In March 2021, Korean Air announced it would delay the merger with Asiana Airlines due to a delay in antitrust approval from the government and six foreign authorities (China, Japan, Taiwan, Thailand, United States, and Vietnam). Korean Air will operate Asiana Airlines as a subsidiary for the next two years, after which it will combine its operation, IT, and other systems into a single system until 2024.[35][36] Once the merger is complete, Asiana Airlines could become a member of SkyTeam. According to The Korea Times, only Turkey has approved the antitrust deal so far.[37] On 30 June 2021, the post-merger plans between two airlines were reported to have been finalized and approved by Korea Development Bank. In August 2021, the Malaysian Aviation Commission approved the merger between Korean Airlines and Asiana Airlines, citing economical efficiencies and social benefits.[38] On 26 December 2022, the Ministry of Commerce of the People's Republic of China announced its approval of Korean Air's business combination with Asiana Airlines.[39] The U.S. Department of Justice blocked the deal in May 2023 citing monopoly concerns.[40] In November 2023, Asiana agreed to divest its cargo business in an attempt to appease regulatory concerns.[41]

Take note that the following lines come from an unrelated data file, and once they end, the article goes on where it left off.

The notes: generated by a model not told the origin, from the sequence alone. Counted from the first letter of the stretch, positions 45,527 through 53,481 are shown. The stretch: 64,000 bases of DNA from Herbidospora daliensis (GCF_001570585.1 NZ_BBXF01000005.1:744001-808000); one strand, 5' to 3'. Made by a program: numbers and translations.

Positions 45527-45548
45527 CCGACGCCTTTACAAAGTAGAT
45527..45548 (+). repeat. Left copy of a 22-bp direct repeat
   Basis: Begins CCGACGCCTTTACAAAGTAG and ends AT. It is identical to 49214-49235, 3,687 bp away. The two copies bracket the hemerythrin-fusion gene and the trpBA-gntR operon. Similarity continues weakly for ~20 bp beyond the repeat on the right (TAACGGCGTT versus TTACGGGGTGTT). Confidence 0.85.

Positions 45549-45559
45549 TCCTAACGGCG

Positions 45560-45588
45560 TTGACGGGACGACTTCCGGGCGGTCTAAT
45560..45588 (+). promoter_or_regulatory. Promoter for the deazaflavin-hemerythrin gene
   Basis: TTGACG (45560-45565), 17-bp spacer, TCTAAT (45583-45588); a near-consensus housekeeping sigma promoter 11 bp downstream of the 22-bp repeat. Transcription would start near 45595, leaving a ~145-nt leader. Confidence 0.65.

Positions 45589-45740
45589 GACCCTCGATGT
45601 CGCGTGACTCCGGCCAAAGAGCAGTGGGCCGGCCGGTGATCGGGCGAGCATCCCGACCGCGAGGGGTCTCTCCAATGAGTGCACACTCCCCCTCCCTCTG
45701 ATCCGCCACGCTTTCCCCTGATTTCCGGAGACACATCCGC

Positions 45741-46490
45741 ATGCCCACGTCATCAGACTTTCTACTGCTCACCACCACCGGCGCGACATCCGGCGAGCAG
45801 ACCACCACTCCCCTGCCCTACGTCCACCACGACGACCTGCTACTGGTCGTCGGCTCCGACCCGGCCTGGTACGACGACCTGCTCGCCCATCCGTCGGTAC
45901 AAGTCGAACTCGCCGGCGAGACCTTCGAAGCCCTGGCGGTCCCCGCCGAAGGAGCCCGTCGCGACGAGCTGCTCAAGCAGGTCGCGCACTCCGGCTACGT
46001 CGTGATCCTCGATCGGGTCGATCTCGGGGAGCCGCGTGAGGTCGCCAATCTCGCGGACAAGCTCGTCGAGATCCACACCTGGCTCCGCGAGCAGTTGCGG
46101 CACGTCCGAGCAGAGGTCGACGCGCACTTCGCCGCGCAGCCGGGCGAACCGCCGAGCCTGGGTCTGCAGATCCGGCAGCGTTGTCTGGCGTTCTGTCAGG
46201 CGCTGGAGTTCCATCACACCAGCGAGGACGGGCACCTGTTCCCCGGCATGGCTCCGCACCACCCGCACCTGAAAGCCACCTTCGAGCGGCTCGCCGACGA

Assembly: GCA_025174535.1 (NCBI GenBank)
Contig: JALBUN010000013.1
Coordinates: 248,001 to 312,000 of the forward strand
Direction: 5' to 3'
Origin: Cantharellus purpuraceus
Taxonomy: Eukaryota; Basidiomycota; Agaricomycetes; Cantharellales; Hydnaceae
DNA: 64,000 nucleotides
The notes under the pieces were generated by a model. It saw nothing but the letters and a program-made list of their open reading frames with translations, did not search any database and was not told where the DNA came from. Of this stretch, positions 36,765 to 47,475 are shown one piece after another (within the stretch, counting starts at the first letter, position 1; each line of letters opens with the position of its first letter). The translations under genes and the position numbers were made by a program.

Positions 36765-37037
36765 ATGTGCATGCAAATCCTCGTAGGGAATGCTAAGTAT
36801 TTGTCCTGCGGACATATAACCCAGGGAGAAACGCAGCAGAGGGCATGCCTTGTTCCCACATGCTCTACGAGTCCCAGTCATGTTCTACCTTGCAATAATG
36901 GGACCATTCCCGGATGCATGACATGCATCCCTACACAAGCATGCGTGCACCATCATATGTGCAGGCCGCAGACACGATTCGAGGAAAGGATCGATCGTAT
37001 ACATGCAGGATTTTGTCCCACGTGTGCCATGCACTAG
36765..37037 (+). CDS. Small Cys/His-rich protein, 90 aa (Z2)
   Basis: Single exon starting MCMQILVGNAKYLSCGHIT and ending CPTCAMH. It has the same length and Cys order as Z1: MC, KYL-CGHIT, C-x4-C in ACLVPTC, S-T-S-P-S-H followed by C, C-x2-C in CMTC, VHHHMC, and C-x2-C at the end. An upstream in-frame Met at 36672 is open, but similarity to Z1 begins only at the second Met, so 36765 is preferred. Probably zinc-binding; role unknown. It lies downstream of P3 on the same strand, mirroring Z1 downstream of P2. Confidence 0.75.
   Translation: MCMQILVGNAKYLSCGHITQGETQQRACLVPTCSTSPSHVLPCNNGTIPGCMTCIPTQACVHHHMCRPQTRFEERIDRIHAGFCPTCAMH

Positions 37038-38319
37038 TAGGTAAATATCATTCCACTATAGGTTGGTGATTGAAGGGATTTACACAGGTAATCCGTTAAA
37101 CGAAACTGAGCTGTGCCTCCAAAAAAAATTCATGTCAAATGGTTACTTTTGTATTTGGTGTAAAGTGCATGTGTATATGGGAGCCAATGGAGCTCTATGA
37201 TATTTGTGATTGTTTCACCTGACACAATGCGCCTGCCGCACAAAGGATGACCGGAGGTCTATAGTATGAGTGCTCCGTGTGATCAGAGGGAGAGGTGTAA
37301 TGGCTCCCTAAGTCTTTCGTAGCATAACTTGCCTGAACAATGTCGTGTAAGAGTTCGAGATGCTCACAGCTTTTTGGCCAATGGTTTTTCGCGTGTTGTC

Corporate affairs

The airline has its global headquarters in Seoul at the Asiana Town (아시아나타운) in Osoe-dong, Gangseo-gu, Seoul.[3] The airline's head office moved from Hoehyeon-dong, Jung District to Asiana Town in Osoe-dong on 1 April 1998.[42]


Main article: List of Asiana Airlines destinations

Asiana Airlines serves destinations on four continents, with an Asian network that includes important cities in the People's Republic of China, Japan, Southeast Asia, and Central Asia. The airline serves several gateway cities in North America and Europe while retaining limited coverage of Oceania. Asiana Cargo, the airline's cargo subsidiary, also has a wide network, especially in Europe, Asia, and the United States.

Asiana decided to launch Air Seoul, the airline's second subsidiary and its low-cost carrier, based in Incheon International Airport, and transfer some of its unprofitable routes to the subsidiary in November 2016.[43]

Codeshare agreements

Asiana Airlines codeshares with these airlines:[44]